Observatorio de I+D+i UPM

Memorias de investigación
Communications at congresses:
Effect of environment on plant architecture and virus-tolerance in Arabidopsis thaliana
Year:2013
Research Areas
  • Phytopathology,
  • Viral pathogens of plants,
  • Crop production
Information
Abstract
Plants have developed a variety of mechanisms to compensate for the cost of biotic and/or abiotic stresses. In one of the tactics, host can go through life-history modifications that compensate for the negative effects of parasitism, which is considered part of tolerance mechanisms. Life-history theory makes predictions for the adjustment of resource investment by organisms, based on the notion that trade-offs exist between resources allocated to different fitness components: growth, reproduction and survival. Thus, parasite infection may modify optimal resource distribution and consequently induce plastic modifications to the host. Models for evolution of resource allocation predict that parasitized organisms will allocate more resources to reproduction, subtracting them from those dedicated to growth and survival. Our group tested predictions of life-history evolution theory in the plant-parasite system Arabidopsis thaliana and the generalist virus Cucumber mosaic virus (CMV). It was shown that plastic modifications upon CMV infection were substantial compared to mock inoculated plants, with a general reduction of growth and reproductive effort detected following infection as well as a tendency to increase the age at maturity. More specifically, such modification in allocation of resources due to infection and life-history responses was different depending on the allometric features of Arabidopsis genotypes and two groups were distinctively significant, with group1 genotypes being on average more tolerant than those of group2. Since tolerance is a quantitative trait based on phenotypic plasticity upon infection, the optimal amount of resources allocated to each of these components may be corrected according to environmental conditions in order to maximize the organism?s fitness. Hence, tolerance might be environment-dependent. To test this hypothesis, four Arabidopsis ecotypes (2 from each allometric groups) were inoculated with CMV and grown in similar conditions [16h light (150 ?mol.S-1.m-2)/8h dark] with the exception of the temperature [17°C, 22°C and 27°C]. Mock-inoculated plants were compared with those infected with LS-CMV, and the following results are the most representative of many changes observed in the phenologic and phenotypic traits tested.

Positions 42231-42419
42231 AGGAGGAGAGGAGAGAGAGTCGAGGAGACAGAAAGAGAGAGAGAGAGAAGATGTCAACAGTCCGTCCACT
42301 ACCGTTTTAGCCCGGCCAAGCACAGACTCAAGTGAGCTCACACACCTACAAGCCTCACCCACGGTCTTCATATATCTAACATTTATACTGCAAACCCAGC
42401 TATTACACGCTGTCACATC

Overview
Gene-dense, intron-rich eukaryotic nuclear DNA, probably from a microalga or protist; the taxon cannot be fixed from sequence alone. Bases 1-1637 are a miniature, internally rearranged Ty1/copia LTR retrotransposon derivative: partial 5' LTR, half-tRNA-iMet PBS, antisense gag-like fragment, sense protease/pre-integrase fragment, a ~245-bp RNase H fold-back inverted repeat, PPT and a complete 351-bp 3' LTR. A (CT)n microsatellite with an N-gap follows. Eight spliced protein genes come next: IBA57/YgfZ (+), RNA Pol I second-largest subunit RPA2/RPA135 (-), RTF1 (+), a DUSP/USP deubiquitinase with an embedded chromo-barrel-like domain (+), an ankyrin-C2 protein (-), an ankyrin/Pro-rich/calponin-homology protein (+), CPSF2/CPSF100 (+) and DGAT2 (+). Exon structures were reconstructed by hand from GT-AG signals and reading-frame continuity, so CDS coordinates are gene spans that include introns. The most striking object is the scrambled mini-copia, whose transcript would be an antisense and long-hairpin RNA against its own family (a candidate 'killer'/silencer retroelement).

International
Si
Congress
14e Rencontres de Virologie Végétale
960
Place
Aussois (Francia)
Reviewers
Si
ISBN/ISSN
00-0000-00
Start Date
13/01/2013
End Date
17/01/2013
From page
74
To page
74
Résumés
Participants
  • Autor: Jean Michel Hily (UPM)
  • Autor: Fernando Garcia-Arenal Rodriguez (UPM)
Research Group, Departaments and Institutes related
  • Creador: Grupo de Investigación: Patología Vegetal
  • Centro o Instituto I+D+i: Centro de Biotecnología y Genómica de Plantas, CBGP
  • Departamento: Biotecnología
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